Playful Anti-Stressors, Lush Loubi Live, and a Righteous Rage Redux from Samuel L. Jackson
Samuel L. Jackson makes everything better. We've cherished his capacity to own the last word on any topic since Pulp Fiction, where his character quits the gangster life to be "like Cain in Kung Fu, walking place to place" so he can "meet people and get in adventures.” We believe this quote also single-handedly inspired the Pokémon trainer lifestyle. Anyway, Warburtons Toastie Loaf hired Jackson to impersonate their chairman and appear in full hell-hath-no-fury mode in "Mad About the Bread," where he defends the product's honor to some rando on the internet.
We hate people who are wrong on the internet. So does Sam LJ, and apparently so does Warburtons, which clearly struggles to admit that out loud on its own for some reason. Ad by Joyful & Triumphant.
The Lego Group released the fall installment of its "Find Your Flow" campaign. It features a woman coming home after a crap day and building a Lego wildflower set. As she works, she reimagines the day's stressors as Lego blocks that undo themselves in a most satisfying manner. The ad, itself an anti-stressor, makes good use of ASMR-tingling block sounds, and builds on a year-long effort to attract adult builders through mindfulness. It's very "take me back to the confinement days." Accompanying work with musicians/influencers can be found here and here. (We'll pop the latter in under this para in case you're in a "chill beats" mood.)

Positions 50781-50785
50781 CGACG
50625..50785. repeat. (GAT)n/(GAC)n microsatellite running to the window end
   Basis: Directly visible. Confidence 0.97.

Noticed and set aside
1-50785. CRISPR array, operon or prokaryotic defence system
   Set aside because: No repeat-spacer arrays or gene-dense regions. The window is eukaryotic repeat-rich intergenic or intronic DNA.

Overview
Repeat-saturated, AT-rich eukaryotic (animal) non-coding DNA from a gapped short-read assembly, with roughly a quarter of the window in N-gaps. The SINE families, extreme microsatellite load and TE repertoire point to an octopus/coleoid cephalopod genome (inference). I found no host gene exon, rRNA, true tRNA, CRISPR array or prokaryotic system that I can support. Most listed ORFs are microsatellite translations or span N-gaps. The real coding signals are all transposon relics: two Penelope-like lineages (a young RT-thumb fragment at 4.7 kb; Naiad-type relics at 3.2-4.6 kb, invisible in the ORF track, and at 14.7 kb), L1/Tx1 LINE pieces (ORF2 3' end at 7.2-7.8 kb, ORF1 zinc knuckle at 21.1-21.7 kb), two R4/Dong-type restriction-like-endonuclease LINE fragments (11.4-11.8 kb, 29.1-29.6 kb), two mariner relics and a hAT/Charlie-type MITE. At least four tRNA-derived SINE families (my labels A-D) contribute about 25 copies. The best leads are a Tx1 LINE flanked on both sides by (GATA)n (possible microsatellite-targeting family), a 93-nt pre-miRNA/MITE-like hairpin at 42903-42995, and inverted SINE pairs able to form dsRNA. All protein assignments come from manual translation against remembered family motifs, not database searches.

In ongoing anti-stressors, Candy Crush is launching a trio of "immersive" ads that break the fourth wall, using as many real-world effects as possible. F/X experts were consulted to convey the candy explosions realistically. Each ad promotes a different aspect adults love about the game: "excitement, sweet victory and relaxation." (Don't scoff; one way to combat PTSD is to play Tetris, or similar games, directly after a traumatic event.) Created by BBH London with the in-house creative team at King. Here's one ad, which seems like it's going to go a different kind of relaxing way, but maybe that's because we just finished binging Sex Education (we're easily influenced by rhetorical questions).
Prada now has a beauty line, Prada Beauty, representing the biggest L'Oréal Luxe launch in five years. It plans to differentiate itself by claiming to be both technologically and creatively driven. For the ad, BETC Paris squeezed in numerous allusions to facial scanning, android-esque porelessness, and what looks like code coursing through pigments. We're reminded of The Matrix's Merovingian, who pops that naughty program in a woman's dessert.
Goings-on: Last night for Paris Fashion Week, Christian Louboutin livestreamed its fourth edition of #TheLoubiShow, a hypnotic combo of fashion, surprising performances that shouldn't go together but do, and virtual effects. See the replay below. It's the most aesthetically pleasing hour we've ever spent on LinkedIn. When we close our eyes, we still see red, which handily evokes Louboutin soles.
As Prada showed up top, the tech and creative professions are increasingly blurred. That's why we suggest keeping an eye on The Europas on Nov. 13 in Lisbon. Launched by TechCrunch editor Mike Butcher 15 years ago, the event's got its figurative finger on startups that become tomorrow's big-banner brands (e.g. Spotify, Wise, Farfetch, Depop). Think of it as a different kind of fashion show.
There are few creative environments we admire more than Amsterdam, where agencies are known for collabs and cooperations of all kinds (they notably pitch in together for space at Cannes Lions, under the banner The Dutch Embassy of Creativity). To see the magic for yourself, Oct. 13 marks the AdNight festival, a nighttime open house of different participating agencies. There's also an afterparty, so post-office-hopping, you can see everybody all together doing what they do best: making ruckus.